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Introduction. Reading and War from Lydgate to Malory

Published online by Cambridge University Press:  05 February 2013

Catherine Nall
Affiliation:
Royal Holloway, University of London
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Summary

In his ‘Address to Sir John Oldcastle’, the poet Thomas Hoccleve offered the following advice to the heretical, rebel knight:

Bewar Oldcastel & for Crystes sake

Clymbe no more in holy writ so hie!

Rede the storie of Lancelot de lake,

Or Vegece of the aart of Chiualrie,

The seege of Troie or Thebes thee applie

To thyng þat may to thordre of knyght longe!

To thy correccioun now haaste and hie,

For thow haast been out of ioynt al to longe.

Reading occupies a central place in the programme of correction and reform that Hoccleve recommends for Oldcastle. Rather than continuing to ‘Clymbe … in holy writ so hie’, Oldcastle should read stories about Lancelot, the sieges of Troy or Thebes, or a version of the late Roman military handbook, De re militari (‘Vegece of the aart of Chiualrie’). Reading is figured here as corrective, as an activity which might enable Oldcastle's ‘correccioun’. The texts that Hoccleve recommends are the textual embodiments or representatives of those things that belong ‘to thordre of knyght’, to which things Oldcastle is urged to ‘applie’ himself. Reading is here imagined as an active process, in ways which recall Grafton and Jardine's formulation of texts being ‘studied for action’, and is intimately connected to self-transformation. The reading of these texts and presumably the reading of Hoccleve's own poem will enable Oldcastle to fashion himself as the ‘manly knyght’ (line 9) he once was and will lead to his ‘correccioun’, just as his reading of ‘holy writ’ led to his error.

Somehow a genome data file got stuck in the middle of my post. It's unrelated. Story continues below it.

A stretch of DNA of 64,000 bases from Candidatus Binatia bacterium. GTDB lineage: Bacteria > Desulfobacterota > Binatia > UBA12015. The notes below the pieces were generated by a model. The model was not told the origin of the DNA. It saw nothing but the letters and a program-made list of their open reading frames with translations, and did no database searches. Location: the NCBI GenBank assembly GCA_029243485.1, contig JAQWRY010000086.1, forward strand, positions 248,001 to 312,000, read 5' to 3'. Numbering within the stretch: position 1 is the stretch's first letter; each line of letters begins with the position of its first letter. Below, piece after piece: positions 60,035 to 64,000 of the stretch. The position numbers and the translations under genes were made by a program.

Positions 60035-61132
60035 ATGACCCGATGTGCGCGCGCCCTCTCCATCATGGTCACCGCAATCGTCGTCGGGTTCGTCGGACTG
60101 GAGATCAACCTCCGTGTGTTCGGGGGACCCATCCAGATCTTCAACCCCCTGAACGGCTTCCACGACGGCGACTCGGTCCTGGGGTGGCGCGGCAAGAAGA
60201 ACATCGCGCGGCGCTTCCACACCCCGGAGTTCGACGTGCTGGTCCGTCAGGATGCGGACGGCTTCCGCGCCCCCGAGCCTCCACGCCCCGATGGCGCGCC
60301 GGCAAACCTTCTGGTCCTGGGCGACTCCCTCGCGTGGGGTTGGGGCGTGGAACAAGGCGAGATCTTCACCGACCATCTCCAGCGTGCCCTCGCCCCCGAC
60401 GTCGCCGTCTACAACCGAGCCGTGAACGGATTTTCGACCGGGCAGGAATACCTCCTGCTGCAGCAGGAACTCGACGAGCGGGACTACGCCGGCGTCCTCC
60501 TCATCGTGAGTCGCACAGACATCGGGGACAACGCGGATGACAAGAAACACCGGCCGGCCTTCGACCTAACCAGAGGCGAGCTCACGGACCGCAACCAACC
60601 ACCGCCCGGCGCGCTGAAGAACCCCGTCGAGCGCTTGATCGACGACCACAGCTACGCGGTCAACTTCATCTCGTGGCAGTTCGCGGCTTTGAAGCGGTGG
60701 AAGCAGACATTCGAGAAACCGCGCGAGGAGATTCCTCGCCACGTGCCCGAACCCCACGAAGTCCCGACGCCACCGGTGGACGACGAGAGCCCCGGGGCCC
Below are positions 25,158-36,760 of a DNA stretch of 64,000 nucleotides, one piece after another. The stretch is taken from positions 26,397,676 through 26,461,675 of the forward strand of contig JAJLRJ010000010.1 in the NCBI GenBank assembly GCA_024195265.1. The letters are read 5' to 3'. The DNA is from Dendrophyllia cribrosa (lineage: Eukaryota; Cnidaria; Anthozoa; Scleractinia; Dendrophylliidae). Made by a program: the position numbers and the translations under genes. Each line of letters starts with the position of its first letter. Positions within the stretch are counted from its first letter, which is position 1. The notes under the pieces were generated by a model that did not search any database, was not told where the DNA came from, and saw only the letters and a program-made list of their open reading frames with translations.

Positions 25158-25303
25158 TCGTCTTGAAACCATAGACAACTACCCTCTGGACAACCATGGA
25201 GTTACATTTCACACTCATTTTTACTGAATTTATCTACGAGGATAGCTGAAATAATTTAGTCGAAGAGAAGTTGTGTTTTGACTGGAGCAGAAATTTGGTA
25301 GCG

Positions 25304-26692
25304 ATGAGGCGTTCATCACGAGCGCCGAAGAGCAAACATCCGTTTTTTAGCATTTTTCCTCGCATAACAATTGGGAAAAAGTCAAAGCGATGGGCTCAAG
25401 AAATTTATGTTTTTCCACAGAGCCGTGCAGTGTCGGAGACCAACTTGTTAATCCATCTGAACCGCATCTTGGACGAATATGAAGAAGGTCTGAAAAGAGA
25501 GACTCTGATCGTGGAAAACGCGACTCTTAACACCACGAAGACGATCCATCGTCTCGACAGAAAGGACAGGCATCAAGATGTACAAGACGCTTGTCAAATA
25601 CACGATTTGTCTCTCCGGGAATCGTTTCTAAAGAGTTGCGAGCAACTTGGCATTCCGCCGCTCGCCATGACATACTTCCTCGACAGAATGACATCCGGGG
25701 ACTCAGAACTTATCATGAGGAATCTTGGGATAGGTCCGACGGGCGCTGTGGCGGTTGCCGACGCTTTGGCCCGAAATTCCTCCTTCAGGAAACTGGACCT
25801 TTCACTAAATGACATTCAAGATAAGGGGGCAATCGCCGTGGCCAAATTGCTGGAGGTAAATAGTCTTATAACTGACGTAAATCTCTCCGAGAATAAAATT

Type
Chapter
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Reading and War in Fifteenth-Century England
From Lydgate to Malory
, pp. 1 - 10
Publisher: Boydell & Brewer
Print publication year: 2012

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